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May 12, 1995     The Message
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May 12, 1995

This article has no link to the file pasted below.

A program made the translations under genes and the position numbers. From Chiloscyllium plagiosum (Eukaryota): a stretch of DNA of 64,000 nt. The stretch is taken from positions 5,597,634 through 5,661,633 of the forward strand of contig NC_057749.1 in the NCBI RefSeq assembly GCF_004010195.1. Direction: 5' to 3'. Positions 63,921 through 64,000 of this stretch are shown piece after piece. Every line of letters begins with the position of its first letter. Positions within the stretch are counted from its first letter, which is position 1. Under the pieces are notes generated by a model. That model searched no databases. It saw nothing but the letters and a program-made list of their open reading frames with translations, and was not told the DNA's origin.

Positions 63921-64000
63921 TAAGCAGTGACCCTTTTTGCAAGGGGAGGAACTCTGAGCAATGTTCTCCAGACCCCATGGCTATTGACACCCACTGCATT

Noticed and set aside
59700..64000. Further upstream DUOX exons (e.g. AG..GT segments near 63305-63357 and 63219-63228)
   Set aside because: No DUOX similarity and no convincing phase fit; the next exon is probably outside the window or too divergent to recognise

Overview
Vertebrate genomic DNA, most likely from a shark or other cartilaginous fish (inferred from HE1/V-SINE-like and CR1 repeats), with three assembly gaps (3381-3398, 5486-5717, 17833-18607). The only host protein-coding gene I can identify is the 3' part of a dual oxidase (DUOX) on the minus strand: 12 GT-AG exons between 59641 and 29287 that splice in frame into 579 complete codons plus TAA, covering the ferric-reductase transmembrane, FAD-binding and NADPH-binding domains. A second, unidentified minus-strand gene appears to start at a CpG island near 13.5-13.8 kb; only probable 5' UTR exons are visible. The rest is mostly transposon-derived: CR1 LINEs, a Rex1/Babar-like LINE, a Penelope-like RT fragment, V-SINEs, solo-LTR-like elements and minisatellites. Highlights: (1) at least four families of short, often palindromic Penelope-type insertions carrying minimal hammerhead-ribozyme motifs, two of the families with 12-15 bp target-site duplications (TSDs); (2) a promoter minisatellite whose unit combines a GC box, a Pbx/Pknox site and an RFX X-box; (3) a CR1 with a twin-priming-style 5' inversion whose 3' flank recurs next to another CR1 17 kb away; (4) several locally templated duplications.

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12,' lg95 The Message -- for Catholics of Southwestern Indiana 5 i.: op's Forum-- Moms and Dads The months of May and June nostalgic for me. I not certain why, but I sense it has something to do with that I virtually left home The years of study in the did not end until June Being away from home Day was always a moment. Invariably each a pang of homesick- It is true today as then. tIom died in 1988 one year s day before my ordination as She had suffered for 28 resulting from a stroke clot following surgery. Her right S. Completely paralyzed, and her speech lrnpaired. Happily for her and for us her remained sharp through it all. She was 78 at Day comes in June. There was ape- in it for me during those seminary ordination as priest in 1961. I got for it. School had ended for another I could be home to celebrate it with Dad and the rest of the family. It was indeed ByBISHOP GERALD A. GETTELFINGER In 1970 I began what has now become a traditional practice in my life, that of taking an annual trek to the wilderness. In that year and the one following, I was in the wilderness of Canada for Fathers' Day. It was the June of 1971 that Dad was stricken with a cerebral hemorrhage. It was three days be- fore Father's Day. Since there were no communications from the out- side possible, I did not learn of Dad's stroke until we emerged from the wilderness on Tuesday morn- ing. By evening I had traveled from northern Minnesota to Louisville, Ky., in order to be by Dad's bedside. He never re- gained consciousness and died on Thursday morn- ing. He was a few days short of living 65 years. I miss my parents. On the other hand, I would not wish for either of them to have suffered a moment longer to have them closer to me, I have come to realize that it must have been very difficult for them to "let go of me" as a very young lad of 13 to pursue something far beyond the imagination of a boy when they were aware of life's demands awaiting me. They risked "letting go" of a son. Recently a priest friend of mine wrote of a painful visit home at Easter. He related how diffi- cult it was to watch the health of his parents dete- riorate as they aged. I understood. Maybe we can find some comfort in realizing how hard it is for parents to watch an infant grow into childhood, a child to adolescence, an adoles- cent into adulthood and and adult into the un- known. What gift our parents are for us. Parents do not wish us to reverse roles and be- come their parents. We are, and will always be, their children. They do desire simple filial love. Its expression does not have to be complicated or ex- pensive. Simple presence is the greatest gift we can offer them. Our presence is the life they gave us. Moms and Dads wear out. Their bodies will die, as will ours. One of the greatest acts of filial love any of us can give a dying parent is permis- sion to die. A parent does not want to abandon a child. How terrifying that pending moment of sepa- ration from children must be to a loving parent. It is then that a filial word or sign of reassurance that all will be well can bring freedom and peace to a dying parent. Although our parents will die their love for us children and ours for them lives on into eternity! tionships ,,00RAHAM JR. ..... '-,narities Bureau about re- and the im- play in society to ask my wise this subject and find him. It was a afternoon and I found him sit- log in the tating on those wise men I approached, to sit down for some wise ut relationships. pause he and I settled of relation- known since of time. Whether reason such as ther to acquire or for a more I such as YOung, humans a need to be to- so much more I and be- depended on it, became the With this impera- In group activi- to learn to each other in an anner. Since os- the group meant death, individu- to subordinate personal wishes eater good of the of this basic are born. are able to suc- relational be- those that sful decline and out. This should and reflect on relationships in of our major Lhe country today of a breakdown religions recog- tance of rela- m tionships and this is reflected in their dogma. In 500 B.C., Confucius was promoting har- mony in the social order and better relationships among all men for the general good and he felt that the key to the meaning of things lies in human relationships. His view was "happiness among friends, harmony in the home and peace in the State" as ex- pressed by his book of poetry. When wives and children and their sires are one, Tis like the harp and lute in unison. When brothers live in con- cord and at peace, The strain of harmony shall never cease. The lamp of happy union lights the home, And bright days follow when the children come. The story of the Jewish peo- ple as told in the Old Testa- ment is very much an account of the people's relationships with their God and with one another. The emphasis is on maintaining right relation- ships, and when this isn't the case, the sins of the fathers are passed on to the succeeding generations (Exodus 34:7). In a like manner Muhammad ex- horted parents to provide for their children and children to be good to their parents and Christians are to love one an- other. (John 13:34) In reality, all of Christianity is based on relationship. For example, people speak of hav- ing a personal relationship with Jesus, and we are encour- aged to live in community with each other. We know that when all other things such as possessions and power have gone, these relationships will remain. There is nothing quite so important as cultivating right relationships. To maintain good relation- ships is sometimes very diffi- cult mainly because other peo- ple don't act like we would want them to. Every commu- nity has individuals who are truly difficult to interact with the importance they play when forming relationships. The key in this situation is to let that difficulty transform us intobeing a better person. When we must truly try harder and are stretched beyond our human limits and rely on God's grace to act in a supernatural way, then we can be trans- formed. It is easy to form rela- tionships with people who are kind and loving, but for us to grow we need a real challenge. This is what it means to truly live the Gospel. Many of these transforming relationships are present in our daily lives. In most cases, children can never repay their parents for the time, energy and money that went into rais- ing them. The real reward that the parents get is the spiritual growth that follows from being challenged in those relation- ships. Growth in patience, self- lessness, understanding and unconditional love can result from the challenge of raising children. Likewise, a marriage rela- tionship can transform us if we allow it. It is not unusual for both persons in the marriage to feel like they are "doing it all" and the other person is not doing their fair share in the re- lationships: In spite of this feeling if the individuals are kind, patient, faithful and ready to make the first move to reconcile, then the marriage can transform them into being the people that God wants them to be. This potential for transformation is present in eany relationship including those we form in work, society, church and community. In all of these relationships only God's grace can enable us to act in a super human way in order to be transformed. In some relationship situa- tions, it is extremely hard to act in a way that allows this transformation. In order for this to happen, we need to treat the person with whom we are having difficulty as having been alreadytransformed. Maybe this is why God can love us so much -- because he sees us as already trans- formed. When we read that Jesus died for our sins and made atonement for us (Ro- mans 4:25, 5:11), that we shall be washed as white as snow (Isaiah 1:18); and that God will remove our sins as far away from us as the East is from the West (Psalm 103:12), then we can have some idea that God sees us in our future potential state rather than in our pre- sent sinful state. If we can see others in this same way, it is much easier to want to establish a relation- ship with them. While attend- ing a pro-life meeting, I heard the speaker say that he thought that the individuals who would really speak out against abortion and help change the way Americans perceive this evil will be the ones who are now working in the clinics and doing the opera- tions. He said that they will re- alize that what they are doing is wrong and they will be transformed into pro-life ac- tivists. Seeing the abortionist as a person who will eventu- ally become an ally makes it easier to treat that individual with love, kindness and com- passion. And when people are treated as though they have al- ready been transformed, it makes it easier for both per- sons to change and encourages them to be open for relation- ship. Treating people as though they are the best they can be is the key to helping change come about in relation- ships. Relationships are more im- portant than tasks. In fact, without right relationships, tasks are almost impossible. When people try to work to- gether to complete a task and there is tension, distrust, fear, jealousy, and feelings of being unappreciated or being taken for gra, the task can't be completed in an acceptable manner. However, when there are right relationships, tasks are done almost automatically, because it is easy to gain con- sensus, people respect and ap- preciate each other, they see each other as already trans- formed and they are thankful and grateful for the relation- ships. Although the task be- comes secondary in importance to the relationships, it still gets done better and faster. A pastor rntly,said about. : a parish council meeting that "we are really there to form re- lationships and the tasks we accomplish are secondary." He said that what was really im- portant was what was in peo- ple's hearts and not in their heads. Or as John Maxwell said, "people don't care how much you know until they know how much you care." The older you get, the more you realize that the only really important thing in life is rela- tionship. This is true inyour relationship to God and your relationship with everyone you interact with thrdughout the day. When people are in the last days of their life, the things they think about aren't related to money, things or power, but they revolve around relationships. If you ask them what they could change if they could live life over, they will say things such as, "I would spend more time with m fam- ily,  or "I would have made more of an effort to reestablish a relationship." In all of our interactions with others, we are challenged to see beyond the present cir- cumstances of a person's life and see God's vision of "how they will be when they are transformed. The relationship asks the question allow can I help this person become the person God created them to be." After saying this, my wise friend became silent and I could tell it was time for me to go. I thanked him for his in- sight into relationships and left still thinking about all he had said.